The Ecosystem Describe the structure of an ecosystem. Relate the concept of habitat destruction to the loss of biodiversity. Apply an understanding of how human decisions and activities can result in habitat destruction and a loss of biodiversity
Species • An Ecosystem is a highly organized, structured environment in which all parts exist in a delicate balance. • The structure and function of ecosystems can be studied at many levels, from individual species to the entire ecosystem.
Species • A species is a group of organisms so similar to one another that they can breed and produce fertile offspring. All members of a species have similar needs, such as the range of climate tolerance, size of territory, and types of food. Species do not compete with one another for resources.
Species • The specific environment in which a particular species lives is its habitat. For example, the tops of the trees in a pine forest may be the habitat of a species of bird. • Within their habitats, individual organisms find the appropriate food, shelter, temperatures, and other factors needed to survive. The destruction of habitat is a serious threat to the survival of many species.
Species • The total area in which a species can live is called its geographical range. • The size of the geographical range depends on the availability of suitable habitat. For example, the mountain lion requires a habitat with diverse plant life, a large hunting territory, and a variety of prey animals.
Species • The U.S. Congress passed the Endangered Species Act of 1973 to protect disappearing wildlife. Twenty years later, there were 278 species of animals and 298 species of plants listed as endangered in the United States. There are more than 1 million species worldwide known to be endangered.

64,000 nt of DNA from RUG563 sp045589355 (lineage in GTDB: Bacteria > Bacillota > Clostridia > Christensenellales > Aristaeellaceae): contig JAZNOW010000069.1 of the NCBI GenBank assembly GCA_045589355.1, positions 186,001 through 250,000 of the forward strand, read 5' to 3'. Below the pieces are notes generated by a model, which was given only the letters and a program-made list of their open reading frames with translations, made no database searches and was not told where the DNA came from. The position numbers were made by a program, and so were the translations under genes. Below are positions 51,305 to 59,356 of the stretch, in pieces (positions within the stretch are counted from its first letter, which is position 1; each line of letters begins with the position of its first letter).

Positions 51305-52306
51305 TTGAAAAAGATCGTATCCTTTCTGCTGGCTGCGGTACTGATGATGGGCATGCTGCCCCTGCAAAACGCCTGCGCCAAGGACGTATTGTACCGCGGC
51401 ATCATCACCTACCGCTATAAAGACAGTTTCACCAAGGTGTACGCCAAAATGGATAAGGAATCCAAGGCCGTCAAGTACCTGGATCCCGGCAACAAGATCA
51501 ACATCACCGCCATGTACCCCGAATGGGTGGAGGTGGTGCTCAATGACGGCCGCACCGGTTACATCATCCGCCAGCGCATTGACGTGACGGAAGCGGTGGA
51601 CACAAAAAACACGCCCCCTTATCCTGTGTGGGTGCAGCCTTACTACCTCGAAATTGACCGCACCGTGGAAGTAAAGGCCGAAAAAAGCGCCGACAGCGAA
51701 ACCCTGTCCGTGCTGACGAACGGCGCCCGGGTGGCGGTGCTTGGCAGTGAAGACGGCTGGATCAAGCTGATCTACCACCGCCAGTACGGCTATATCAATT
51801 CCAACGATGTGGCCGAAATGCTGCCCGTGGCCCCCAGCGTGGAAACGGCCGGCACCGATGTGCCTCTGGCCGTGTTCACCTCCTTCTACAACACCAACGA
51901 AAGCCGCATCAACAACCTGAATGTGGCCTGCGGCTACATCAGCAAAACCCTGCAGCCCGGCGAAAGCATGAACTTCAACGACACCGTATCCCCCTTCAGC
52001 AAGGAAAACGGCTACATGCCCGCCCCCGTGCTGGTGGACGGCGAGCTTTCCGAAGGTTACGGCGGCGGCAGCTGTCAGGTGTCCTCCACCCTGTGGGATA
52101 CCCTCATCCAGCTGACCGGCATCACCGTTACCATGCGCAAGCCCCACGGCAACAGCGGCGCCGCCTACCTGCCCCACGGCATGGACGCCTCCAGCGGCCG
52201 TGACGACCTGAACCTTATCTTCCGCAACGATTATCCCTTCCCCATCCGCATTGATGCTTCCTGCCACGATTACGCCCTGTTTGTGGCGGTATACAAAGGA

Populations and Communities • All the members of a species that live in the same geographic area make up a population. • Populations do not live alone in their environment. In any region, many different populations share the same living space, although each one uses different aspects of the environment. • All the different populations that live and interact in the same area make up a community.
Ecosystems • An ecosystem includes all the communities in an area, as well as the abiotic factors in the environment. • The variety of species in an ecosystem is known as biodiversity. • If enough of a particular type of habitat is destroyed, the species that live in the habitat can die out completely, or become extinct. When species become extinct, biodiversity and stability of an ecosystem are reduced.
Homework 3.3 • What factors are included in an ecosystem? • What is the difference between a territory and geographical range? • Provide at least one endangered species of the US. State the reason why it is on the endangered species list. 3b. Provide at least one endangered species worldwide other than the US. State the reason why it is on the endangered species list.